Heavenly bodies are essential in alchemy, particularly the sun, moon, Venus, Mars, Mercury, Jupiter and Saturn. Symbols of these planets are common in alchemical art along with their Greek god counterparts, and the success of operations were sometimes tied to zodiacal time. Beyond times of the month, day and hour, these heavenly bodies also corresponded to metals, parts of the body, cardinal sins, and cardinal virtues. Images: Clavis artis, Zoroaster, 17th century and De naturae…historia, Robert Fludd, 1680
Ulrich Ruosch’s Alchemical Manual, 1680, is a pocket sized manuscript containing an overview of alchemy and the meaning of planets, numbers, letters, and elements. Alchemical implements, philosophy, and symbolism representing each stage of the process are also found inside.
Emblems from Sammlung unterschiedlicher bewährter chymischer Schriften, Johannes Isaac Holladus & Michael Sendivogius, 1746, including The Hand of the Philosophers and a Globus cruciger. Source: Embassy of the Free Mind
The title plate from Michael Maier’s Arcana Arcanissima, 1614. Above are three figures from the Egyptian myth of the dismemberment of Osiris by his brother Typhon, and reassembling by his sister Isis. The Greek gods Hercules and Dionysus flank the sides and below are the Egyptian mythological creatures of Ibis, Apis, and Cynocephalus.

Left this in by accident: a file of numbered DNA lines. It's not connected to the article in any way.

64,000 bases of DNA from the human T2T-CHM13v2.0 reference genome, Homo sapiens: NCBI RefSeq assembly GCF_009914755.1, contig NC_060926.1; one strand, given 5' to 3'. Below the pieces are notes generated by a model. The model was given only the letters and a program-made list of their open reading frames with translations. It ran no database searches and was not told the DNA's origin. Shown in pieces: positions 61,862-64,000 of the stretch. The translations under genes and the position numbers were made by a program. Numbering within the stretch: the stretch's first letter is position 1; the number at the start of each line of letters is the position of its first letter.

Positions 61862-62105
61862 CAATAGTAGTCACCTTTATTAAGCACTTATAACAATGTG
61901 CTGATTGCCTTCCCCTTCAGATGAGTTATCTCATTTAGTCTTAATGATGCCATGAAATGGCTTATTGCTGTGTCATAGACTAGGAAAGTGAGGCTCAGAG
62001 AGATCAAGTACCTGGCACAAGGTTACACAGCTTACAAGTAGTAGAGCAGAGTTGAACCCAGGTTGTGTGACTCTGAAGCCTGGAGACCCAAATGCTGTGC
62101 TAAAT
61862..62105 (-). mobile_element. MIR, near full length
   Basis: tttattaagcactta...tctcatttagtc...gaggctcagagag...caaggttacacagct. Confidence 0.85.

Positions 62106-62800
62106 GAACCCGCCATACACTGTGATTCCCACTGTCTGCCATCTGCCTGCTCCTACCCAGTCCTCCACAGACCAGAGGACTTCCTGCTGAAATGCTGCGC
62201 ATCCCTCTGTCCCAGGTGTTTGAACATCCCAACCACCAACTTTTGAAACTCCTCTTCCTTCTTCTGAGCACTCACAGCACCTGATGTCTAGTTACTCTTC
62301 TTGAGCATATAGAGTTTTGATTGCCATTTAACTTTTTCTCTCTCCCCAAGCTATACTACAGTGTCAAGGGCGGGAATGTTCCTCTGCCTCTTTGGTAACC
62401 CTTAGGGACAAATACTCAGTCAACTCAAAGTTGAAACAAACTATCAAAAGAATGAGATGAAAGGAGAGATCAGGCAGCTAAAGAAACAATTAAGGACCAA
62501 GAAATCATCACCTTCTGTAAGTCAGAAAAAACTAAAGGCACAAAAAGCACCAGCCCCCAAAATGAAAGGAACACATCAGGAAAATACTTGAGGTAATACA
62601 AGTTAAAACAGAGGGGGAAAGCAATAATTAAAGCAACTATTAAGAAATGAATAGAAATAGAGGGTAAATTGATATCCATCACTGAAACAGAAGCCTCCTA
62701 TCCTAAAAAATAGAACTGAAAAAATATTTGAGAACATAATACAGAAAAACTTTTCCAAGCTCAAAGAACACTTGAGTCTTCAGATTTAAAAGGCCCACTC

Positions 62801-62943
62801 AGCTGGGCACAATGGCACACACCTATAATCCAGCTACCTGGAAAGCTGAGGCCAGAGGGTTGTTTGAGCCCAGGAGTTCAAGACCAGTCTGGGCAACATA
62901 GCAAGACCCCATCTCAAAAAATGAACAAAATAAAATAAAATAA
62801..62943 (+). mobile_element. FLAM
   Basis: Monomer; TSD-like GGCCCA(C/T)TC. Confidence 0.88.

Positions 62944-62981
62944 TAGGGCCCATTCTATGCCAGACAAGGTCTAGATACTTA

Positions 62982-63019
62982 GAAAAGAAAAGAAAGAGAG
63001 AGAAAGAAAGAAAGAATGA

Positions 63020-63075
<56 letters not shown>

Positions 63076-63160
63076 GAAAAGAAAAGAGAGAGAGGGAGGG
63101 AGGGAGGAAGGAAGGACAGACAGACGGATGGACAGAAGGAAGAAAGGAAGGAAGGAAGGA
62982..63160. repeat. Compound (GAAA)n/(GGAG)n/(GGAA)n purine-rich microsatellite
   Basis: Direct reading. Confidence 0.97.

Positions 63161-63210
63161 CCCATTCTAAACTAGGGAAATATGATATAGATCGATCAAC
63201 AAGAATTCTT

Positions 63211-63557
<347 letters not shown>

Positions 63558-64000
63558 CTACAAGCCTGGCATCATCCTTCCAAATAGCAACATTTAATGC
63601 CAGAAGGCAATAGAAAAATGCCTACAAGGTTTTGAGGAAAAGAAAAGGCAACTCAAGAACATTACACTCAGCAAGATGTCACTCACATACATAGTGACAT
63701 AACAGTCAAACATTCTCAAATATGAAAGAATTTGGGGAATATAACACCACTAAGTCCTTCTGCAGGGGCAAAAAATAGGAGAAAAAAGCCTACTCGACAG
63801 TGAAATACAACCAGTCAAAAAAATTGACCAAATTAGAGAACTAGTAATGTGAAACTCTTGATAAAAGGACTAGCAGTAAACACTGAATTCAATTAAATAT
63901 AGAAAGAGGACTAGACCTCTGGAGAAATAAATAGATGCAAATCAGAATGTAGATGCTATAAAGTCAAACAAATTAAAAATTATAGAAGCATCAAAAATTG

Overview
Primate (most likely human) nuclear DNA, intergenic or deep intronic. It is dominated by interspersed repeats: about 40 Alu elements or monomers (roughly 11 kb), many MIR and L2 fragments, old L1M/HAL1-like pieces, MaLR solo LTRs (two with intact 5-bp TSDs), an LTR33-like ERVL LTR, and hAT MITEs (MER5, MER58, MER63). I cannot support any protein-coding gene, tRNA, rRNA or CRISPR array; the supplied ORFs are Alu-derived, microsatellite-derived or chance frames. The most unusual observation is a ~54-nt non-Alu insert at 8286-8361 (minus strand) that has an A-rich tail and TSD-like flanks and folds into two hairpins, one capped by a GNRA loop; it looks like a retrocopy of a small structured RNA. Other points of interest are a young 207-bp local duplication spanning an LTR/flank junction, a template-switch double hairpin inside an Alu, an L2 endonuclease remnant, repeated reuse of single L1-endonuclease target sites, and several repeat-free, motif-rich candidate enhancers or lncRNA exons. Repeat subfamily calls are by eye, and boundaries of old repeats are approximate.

Emblems from a German Alchemical Manuscript, Fidelis Werner, 1794. Source: University of Freiburg
Emblems from Sammlung Alchymistischer Schriften (Collection of Alchemical Writings), 18th Century. The different colors and symbolic images represent stages of the alchemical process, and the composition acts as a guide for the process as a whole. Source: John Rylands Library
Diagram of an alchemist’s furnace, 17th Century. From Manly P. Hall’s collection of alchemical manuscripts, Box 18, MS 102, v. 6. Source: Getty Research Institute
Based on the work of Paracelsus, Robert Fludd devised an alchemical theory of creation wherein god separated the materials of the universe out of a chaotic prima materia, in the same way that an alchemist in a laboratory would do. These engravings from the History of the Two Worlds, 1617, illustrated his wild theories. Source: archive.org
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Diagrams of Alchemical Processes from Das Buch mit Sieben Siegeln, Anonymous, ca. 1700. From Manly P Hall’s Collection of Alchemical Manuscripts, Box 4.MS 19.Vol 2
Title page of De Arte divina & sacra, sine Aenigmate tradita & del praxin conscripta by Anonymous, ca. 1700. At the top of the painting you can see the Greek God Hermes, representing the element Mercury, the peacock representing the end of the Nigredo stage, and the element of air, represented by the faces blowing. From Manly P. Hall’s collection of alchemical manuscripts Box 3, MS 14
Drawings from F. de La Rose-croix by Anonymous, circa 1700. Alchemy is sometimes referred to as ‘The Language of Birds’ due to different birds representing different stages in the alchemical process. Source: Manly P. Hall’s Collection of Alchemical Manuscripts Box 5
Drawings and watercolor paintings of sacred geometry from Cabala, Unknown Author, 1700. The manuscript contains 13 images, a holy number that represents the oneness of God for the Jewish people, with no accompanying text, and prominently features a Star of David or hexagram. From: Manly P. Hall’s Collection of Alchemical Manuscripts, Box 17 MS 71